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Ask to Join Once Upon A Time In Suimera

Discussion in 'Pokémon Role Play' started by PentheWonderful, Sep 26, 2016.

  1. (Discussion Thread for those interested.)

    Long ago, there once was a man who traveled the world in search of ‘home’.

    High and low he searched, many years he spent. They say he would fly for days at a time, resting only after he lost all feeling in his wings, the Dragonite man. His journey was where he met his wife, the Dragonite woman, and his journey was where his children were born and they too flew for days at a time. Others would follow him in his search for ‘home’, as he would tell them. Those who were strong followed, by foot, by air, or by sea, and those who were weaker claimed land of their own and settled. But the Dragonite man did not rest until he found his ‘home’.

    Home. Some claimed he had been delusional. An utter madman. For any place could be home, yet no matter how picturesque or rich they had been, he always insisted forward, leaving behind homes just as lovely. “No, this is not home.” He would argue. “Home is where your heart is.”

    “Is it your heart that you seek then?” They would ask him.

    “No, for my heart lays with my family.” He would argue again. “I seek a place for my heart. Where it will be able to settle peacefully, where I will be proud to rest for the remainder of eternity, and most importantly, a place where all the hearts around me will be able to settle peacefully in as well. A place they, and I, can proudly call home.”

    The journey had been spectacular and long, until finally did he come across paradise. There, in a continent so green and lush, was a meadow protected by the mountains, elevated so high you could almost touch the clouds. It held many a rivers that ran to pristine lakes with water so still and calm, they were able to hold the sky in their surface. The grass was never bare of the companionship of flowers, and the air was cool, and crisp.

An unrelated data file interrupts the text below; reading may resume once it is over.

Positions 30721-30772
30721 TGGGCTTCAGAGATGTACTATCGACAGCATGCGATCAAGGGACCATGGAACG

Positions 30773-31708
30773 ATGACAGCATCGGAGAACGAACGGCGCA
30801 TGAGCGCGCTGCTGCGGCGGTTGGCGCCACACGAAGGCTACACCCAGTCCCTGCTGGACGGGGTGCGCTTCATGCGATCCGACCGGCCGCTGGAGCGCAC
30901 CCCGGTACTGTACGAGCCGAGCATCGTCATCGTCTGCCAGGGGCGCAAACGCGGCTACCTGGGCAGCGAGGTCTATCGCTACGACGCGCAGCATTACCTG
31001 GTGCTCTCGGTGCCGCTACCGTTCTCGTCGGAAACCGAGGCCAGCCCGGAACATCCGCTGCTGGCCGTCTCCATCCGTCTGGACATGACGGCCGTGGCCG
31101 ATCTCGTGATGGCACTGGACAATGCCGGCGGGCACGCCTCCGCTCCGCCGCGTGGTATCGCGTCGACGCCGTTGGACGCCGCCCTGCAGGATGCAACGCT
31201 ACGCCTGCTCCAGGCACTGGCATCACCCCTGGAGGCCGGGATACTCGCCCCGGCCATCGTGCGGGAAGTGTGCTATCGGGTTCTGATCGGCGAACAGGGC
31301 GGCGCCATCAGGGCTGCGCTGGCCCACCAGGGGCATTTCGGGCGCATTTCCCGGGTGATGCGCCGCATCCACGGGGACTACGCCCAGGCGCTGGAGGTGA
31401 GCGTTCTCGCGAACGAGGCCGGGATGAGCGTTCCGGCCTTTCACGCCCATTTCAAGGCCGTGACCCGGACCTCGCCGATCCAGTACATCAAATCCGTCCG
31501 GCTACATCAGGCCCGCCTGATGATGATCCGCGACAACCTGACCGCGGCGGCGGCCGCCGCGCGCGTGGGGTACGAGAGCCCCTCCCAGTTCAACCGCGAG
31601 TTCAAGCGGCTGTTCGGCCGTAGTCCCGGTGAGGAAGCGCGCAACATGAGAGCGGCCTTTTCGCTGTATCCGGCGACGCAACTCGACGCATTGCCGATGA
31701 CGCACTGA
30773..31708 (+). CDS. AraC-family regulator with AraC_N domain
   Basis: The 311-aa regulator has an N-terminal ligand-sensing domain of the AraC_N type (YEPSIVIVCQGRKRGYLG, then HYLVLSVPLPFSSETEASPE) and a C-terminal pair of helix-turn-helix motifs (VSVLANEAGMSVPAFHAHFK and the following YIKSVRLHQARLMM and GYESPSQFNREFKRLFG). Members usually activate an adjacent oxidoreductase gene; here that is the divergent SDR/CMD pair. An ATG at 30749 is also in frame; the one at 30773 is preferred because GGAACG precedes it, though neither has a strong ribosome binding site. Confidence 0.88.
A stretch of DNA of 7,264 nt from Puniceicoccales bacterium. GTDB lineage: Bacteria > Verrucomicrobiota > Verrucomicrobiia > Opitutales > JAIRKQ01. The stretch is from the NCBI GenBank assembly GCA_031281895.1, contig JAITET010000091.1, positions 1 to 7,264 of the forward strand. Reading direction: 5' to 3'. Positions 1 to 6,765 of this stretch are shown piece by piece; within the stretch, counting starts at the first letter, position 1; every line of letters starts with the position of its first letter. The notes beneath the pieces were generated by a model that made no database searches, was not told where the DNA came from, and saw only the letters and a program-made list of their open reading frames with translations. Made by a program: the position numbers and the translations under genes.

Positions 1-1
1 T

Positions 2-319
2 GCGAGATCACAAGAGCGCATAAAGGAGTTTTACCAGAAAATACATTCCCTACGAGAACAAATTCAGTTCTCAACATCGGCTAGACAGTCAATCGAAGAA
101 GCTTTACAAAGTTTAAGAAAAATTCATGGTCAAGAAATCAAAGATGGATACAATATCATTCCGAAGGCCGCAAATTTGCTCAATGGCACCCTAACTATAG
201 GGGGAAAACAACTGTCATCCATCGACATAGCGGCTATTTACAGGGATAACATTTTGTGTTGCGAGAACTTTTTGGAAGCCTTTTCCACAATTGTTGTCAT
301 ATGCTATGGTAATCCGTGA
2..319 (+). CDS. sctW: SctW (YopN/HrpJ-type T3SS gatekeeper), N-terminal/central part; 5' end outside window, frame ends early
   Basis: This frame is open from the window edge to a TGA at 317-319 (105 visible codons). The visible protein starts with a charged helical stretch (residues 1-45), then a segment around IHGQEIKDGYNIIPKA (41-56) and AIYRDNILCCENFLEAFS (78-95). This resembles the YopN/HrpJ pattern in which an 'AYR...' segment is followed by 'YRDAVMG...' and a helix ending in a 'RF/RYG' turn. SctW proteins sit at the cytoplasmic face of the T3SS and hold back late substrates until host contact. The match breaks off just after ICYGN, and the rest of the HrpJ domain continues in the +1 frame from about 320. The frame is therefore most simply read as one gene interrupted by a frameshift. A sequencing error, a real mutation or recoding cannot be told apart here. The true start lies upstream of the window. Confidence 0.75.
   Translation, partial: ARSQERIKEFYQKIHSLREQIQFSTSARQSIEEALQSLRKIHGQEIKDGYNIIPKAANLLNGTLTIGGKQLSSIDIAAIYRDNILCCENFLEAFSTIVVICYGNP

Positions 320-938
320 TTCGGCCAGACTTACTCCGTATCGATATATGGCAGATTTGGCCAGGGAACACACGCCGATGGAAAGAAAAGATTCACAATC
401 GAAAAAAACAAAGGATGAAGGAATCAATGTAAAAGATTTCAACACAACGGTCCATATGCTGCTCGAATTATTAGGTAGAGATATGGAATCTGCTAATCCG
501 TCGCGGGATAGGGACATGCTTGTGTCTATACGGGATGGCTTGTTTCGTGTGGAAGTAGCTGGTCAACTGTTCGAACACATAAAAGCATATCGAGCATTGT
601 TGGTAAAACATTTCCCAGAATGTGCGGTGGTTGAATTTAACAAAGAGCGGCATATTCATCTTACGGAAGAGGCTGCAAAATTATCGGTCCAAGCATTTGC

It was home.

    And so he, his family, and what few others still faithfully followed behind him finally settled. In the north, they built simple homes from the trees of the forest that receded from the meadow, and they planted crops in the fertile soil and raised animals that grazed in the fresh green grass that was abundant around them.

    And there was always more than enough to go around.

    Until one fateful night, the Northern Winds blew so violently it took down five houses within a single gust. And that was when they became aware that this home was not theirs, for a Suicune had appeared to them that night, radiant in the shroud of darkness, and revealed to them how this meadow was rightfully his; all the lakes and rivers that gave life to them and the nature around them were his haven, his pride and joy, and has been for over hundreds of years.

    At the threat of eviction, the Dragonite man stepped forward where the others had cowered away. He brokered a deal with the legendary creature, on one knee, vowing to personally care for and protect his rivers and lakes in the time he was away, if they were allowed to stay. “Your haven is my home.” Were his legendary words. “And I will protect it with my life.”

    And so, he was given the very first Guardian’s Mark, as a reminder of his vow. But to the people, the mark was much more than that. For leading them to this paradise, and facing threats with bravery and wisdom, they made him a king, and his marks were his crown.

    In honor of Suicune’s generosity, they named the new kingdom Suimera.

    It was a story buried by time, passed down generation to generation through the children, and the children of their children, and words were changed, and scenarios morphed. But the premise always remained the same.

    The small settlement grew into a village, and then a town, a city, and then several smaller towns across the meadow’s perimeter, where the forest line had become the kingdom borders, as more and more settlers came and found solace in the mystique of the meadow’s isolated beauty. A palace was erected in the north where the original settlements had been, with ivory towers and marble pillars, it stands tall and elegant for all to behold. Within its sturdy walls is a vast land containing a small town of itself with three levels to house royal guards, and knights of the court, and the palace on the third, and highest level of elevation. With lush, rolling gardens, it holds a luxurious view of the entire kingdom from its elevation. It breaches the forest line where it would be closest to Suicune’s blessing of soothing northern winds, and there, the Capitol was built. Farmlands greet you upon entry from the main trail in the southeast, connecting to other towns.